And did you know that the Rolling Stones, the bad boys of rock ‘n’roll, were credited by Vaclav Havel, the Czech playwright and activist and the first president of a Czechoslovakia free of an authoritarian Communist party and government, with providing the sound track for the “Velvet Revolution” which he led? To Czechs’ delight, the Stones finally got to Prague on August 17, 1990, and, according to Eduard Preisler who was there and wrote an Op Ed about the event in the August 17, 2010, New York Times, their presence signaled that freedom had actually come to his country. The Stones kicked things off with Mick Jagger singing “Start Me Up” (1981: https://www.youtube.com/watch?v=SGyOaCXr8Lw), and the crowd went wild. Tom Stoppard, the British, Czech-born playwright, celebrated the Stones and their role in the Velvet or Gentle Revolution in his acclaimed play, “Rock ‘n’ Roll,” first staged in 2006. I always trust that artists, those creative persons with empathy and imagination, will be ahead of the curve, will get it right and inspire the rest of us.

More recently, on December 6 and 7, Bono and U2 returned to Paris and gave the concerts they had been obliged to cancel after the November 13 terrorist attacks when 130 Parisians were killed and 238 wounded. HBO televised the December 7 show, U2’s last stop on their world-wide “INNOCENCE + eXPERIENCE” tour, and my wife and I, who watched it together, found it uplifting and inspiring, a welcome counterpoint to what we had witnessed little more than 3 weeks before on CNN. By all appearances, so, too, did the 15,000 or so Parisians in attendance at Accorhotels Arena, some of whom jumped up on stage, at Bono’s invitation, to dance alongside him. The concert itself was organized in a very compelling manner, with its first half comprised of U2 songs rooted in band members’ own personal experiences with the death and destruction inflicted by terrorists upon family members and friends and people they had gotten to know in their travels around the world.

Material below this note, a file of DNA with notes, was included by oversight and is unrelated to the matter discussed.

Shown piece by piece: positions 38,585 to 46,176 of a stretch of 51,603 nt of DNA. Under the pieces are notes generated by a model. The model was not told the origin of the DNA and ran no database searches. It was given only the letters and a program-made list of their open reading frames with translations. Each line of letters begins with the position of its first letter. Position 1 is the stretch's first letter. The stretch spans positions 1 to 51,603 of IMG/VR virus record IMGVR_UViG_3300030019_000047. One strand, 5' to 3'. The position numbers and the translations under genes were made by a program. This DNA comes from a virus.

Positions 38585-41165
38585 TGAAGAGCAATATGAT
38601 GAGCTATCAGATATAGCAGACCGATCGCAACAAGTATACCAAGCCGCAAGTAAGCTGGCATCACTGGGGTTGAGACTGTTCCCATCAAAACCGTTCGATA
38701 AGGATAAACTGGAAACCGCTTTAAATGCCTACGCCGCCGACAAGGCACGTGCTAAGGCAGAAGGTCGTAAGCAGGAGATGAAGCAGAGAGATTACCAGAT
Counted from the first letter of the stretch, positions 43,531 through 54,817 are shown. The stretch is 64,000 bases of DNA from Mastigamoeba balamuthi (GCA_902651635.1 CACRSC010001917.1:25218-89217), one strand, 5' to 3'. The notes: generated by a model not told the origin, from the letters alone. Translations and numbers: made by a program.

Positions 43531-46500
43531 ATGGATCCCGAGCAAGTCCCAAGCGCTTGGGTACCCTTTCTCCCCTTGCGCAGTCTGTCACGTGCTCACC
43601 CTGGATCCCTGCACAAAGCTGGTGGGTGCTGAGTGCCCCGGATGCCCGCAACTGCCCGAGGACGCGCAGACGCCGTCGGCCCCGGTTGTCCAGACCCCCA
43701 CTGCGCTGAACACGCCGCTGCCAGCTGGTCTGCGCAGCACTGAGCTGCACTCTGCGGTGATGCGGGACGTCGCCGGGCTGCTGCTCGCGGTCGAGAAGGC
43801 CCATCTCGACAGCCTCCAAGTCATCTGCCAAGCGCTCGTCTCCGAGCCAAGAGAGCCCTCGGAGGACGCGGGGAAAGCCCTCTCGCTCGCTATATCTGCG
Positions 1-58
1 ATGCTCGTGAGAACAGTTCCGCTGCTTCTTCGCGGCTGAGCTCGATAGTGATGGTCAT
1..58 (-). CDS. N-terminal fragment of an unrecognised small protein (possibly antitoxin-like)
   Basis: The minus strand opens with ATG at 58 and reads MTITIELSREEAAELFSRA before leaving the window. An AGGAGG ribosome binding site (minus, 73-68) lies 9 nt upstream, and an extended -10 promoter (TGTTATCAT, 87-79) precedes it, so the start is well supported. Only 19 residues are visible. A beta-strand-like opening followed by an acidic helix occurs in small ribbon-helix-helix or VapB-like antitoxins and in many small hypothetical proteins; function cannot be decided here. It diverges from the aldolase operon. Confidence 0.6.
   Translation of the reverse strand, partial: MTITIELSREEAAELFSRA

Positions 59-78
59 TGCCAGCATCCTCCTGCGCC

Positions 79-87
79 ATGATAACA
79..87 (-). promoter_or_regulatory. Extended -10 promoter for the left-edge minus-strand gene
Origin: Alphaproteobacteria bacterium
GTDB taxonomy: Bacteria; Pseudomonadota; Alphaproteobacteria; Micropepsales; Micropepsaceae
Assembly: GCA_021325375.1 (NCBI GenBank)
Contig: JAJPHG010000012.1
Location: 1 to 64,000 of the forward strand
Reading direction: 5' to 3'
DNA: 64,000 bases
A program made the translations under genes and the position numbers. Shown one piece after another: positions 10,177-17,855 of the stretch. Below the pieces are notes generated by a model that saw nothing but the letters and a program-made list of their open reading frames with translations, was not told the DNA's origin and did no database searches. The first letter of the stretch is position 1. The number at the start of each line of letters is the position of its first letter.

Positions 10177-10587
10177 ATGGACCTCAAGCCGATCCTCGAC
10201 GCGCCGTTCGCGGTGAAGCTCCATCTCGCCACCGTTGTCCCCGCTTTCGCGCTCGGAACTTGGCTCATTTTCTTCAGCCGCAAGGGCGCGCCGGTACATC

Midway through the concert, its emotional highpoint, the band played the song which perfectly characterizes what I’ve been writing here and which I hereby recommend as the first anthem of the social movement for change that will one day emerge — “Invisible” (2014). The audience, again at Bono’s invitation, sang the choruses – https://youtube.com/watch?v=ajVoeX4eqIQ:


                        “ … I’m more than you know


                        A body in a soul

You don’t see me but you will

I am not invisible

I am here


There is no them …

There’s only us …

There is no them

There’s only you

And there’s only me

There is no them”


It’s impossible to predict what the lasting impact of the concert will be, what historical residue will remain twenty-five years from now; but, for me, it provided a potent jump-start to counteract the hatred and the fear that the Paris attack left in its wake and issued an unmistakable invitation to us all to commit to the work that now must be undertaken.


For the finale, U2 invited Eagles of Death Metal, the band playing at the Bataclan theater when it was attacked by the ISIL terrorists and eighty-nine concert goers were killed, to join them on stage to sing Patti Smith’s anthem and stirring marching song, fit for a movement, “People Have the Power” (1988) – https://youtube.com/watch?v=pPR-HyGj2d0:


                        “…And the people have the power

                        To redeem the work of fools

                        From the meek the graces shower

                        It’s decreed the people rule


                        People have the power

People have the power…


And always remember Joe Hill’s admonition, “Don’t mourn, organize.” And sing!




About the author:

Jack Carney has been a practicing social worker for nearly fifty years. He received his MSW from UCLA in 1969 and his DSW from CUNY in 1991. He retired in 2010 from a large New York social welfare agency. He currently lives with his wife in Long Lake, New York, writing, hiking and caring for their two cats.